So, what is a plugin? Well, a plugin is essentially a software version of a hardware unit. In the olden days of yore, we used to manually patch in a rack-mounted hardware compressor, or effects unit, or sometimes a pair of cables that went nowhere (we never did find out what should have been plugged into them). Basically, A bunch of big metal units with dials on them were connected to a patch bay (you may recall an old movie with a telephone operator patching calls through by connecting plugs on a massive panel – that’s a patch bay). You would then connect patch cables from a send path, to the compressor, back from the compressor, and back to a return path. Well, not only is it an ordeal, but hardware units can be very expensive. Once you add a compressor, an EQ, and some effects, you’re a little out of pocket.
With a plugin, you go to your vocal track (for example), click ‘insert’, find your plugin from the menu, and click on it. Done.
When you compare these scenarios, consider the costs involved, and even hear the outcome of a hardware unit versus a software plugin, the benefit of using a software plugin far outweighs the alternative. Sure, some people will argue that a hardware unit is far better than using a plugin, but we’re talking about pro studios with plenty of money, an admiration for the old units (as if they’re classic cars), and a really long career of being stubborn. To state my position; I love hardware units, and have them in my studio, but I also have lots of plugins. There’s a special feeling you get when you unbox your brand new Distressor or 1176, make sure nobody is around, and give it a little kiss, but in a home or project studio, I’d use plugins, no question.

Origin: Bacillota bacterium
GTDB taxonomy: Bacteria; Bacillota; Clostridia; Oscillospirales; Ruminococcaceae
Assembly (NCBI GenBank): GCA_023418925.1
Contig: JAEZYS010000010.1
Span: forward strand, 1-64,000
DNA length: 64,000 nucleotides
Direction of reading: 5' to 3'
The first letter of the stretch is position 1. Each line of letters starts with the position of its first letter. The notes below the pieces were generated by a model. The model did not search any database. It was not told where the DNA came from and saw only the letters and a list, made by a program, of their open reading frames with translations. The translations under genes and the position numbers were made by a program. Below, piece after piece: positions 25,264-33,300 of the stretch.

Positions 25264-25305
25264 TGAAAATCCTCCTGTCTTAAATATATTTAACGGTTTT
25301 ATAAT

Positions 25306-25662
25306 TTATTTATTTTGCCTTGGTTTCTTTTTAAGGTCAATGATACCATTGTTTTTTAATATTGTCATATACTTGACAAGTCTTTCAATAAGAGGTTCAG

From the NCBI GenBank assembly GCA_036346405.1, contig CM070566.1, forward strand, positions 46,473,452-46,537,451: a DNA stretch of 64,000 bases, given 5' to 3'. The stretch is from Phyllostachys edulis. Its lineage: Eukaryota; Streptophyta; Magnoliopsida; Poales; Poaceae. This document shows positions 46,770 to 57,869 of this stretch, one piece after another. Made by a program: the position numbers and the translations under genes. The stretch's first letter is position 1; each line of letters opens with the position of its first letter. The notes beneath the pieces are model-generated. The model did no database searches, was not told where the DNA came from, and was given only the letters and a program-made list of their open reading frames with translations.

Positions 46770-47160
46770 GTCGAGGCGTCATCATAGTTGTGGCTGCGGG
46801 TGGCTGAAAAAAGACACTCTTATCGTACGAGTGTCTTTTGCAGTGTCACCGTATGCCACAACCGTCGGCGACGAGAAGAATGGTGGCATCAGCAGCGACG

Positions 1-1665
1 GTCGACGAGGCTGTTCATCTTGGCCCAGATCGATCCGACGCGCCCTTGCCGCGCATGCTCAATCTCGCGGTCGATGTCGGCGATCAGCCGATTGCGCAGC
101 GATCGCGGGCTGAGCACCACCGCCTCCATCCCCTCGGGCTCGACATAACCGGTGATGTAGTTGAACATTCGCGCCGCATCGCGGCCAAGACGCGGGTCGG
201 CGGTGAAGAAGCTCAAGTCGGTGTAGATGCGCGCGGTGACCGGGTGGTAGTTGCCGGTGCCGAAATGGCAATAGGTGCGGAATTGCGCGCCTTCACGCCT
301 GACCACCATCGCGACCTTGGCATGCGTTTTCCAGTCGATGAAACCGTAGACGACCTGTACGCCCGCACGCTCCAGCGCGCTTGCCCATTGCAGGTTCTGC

Now I’m sure a lot of you are familiar with using EQ etc. in Garageband or Cubase, and I’m sure a lot of you are familiar with plugins like Guitar Rig or Amplitube (yes, the thing that comes with the iRig is a plugin too!), but there are hundreds, nay, THOUSANDS of plugins on the market, so take a look at what’s on offer.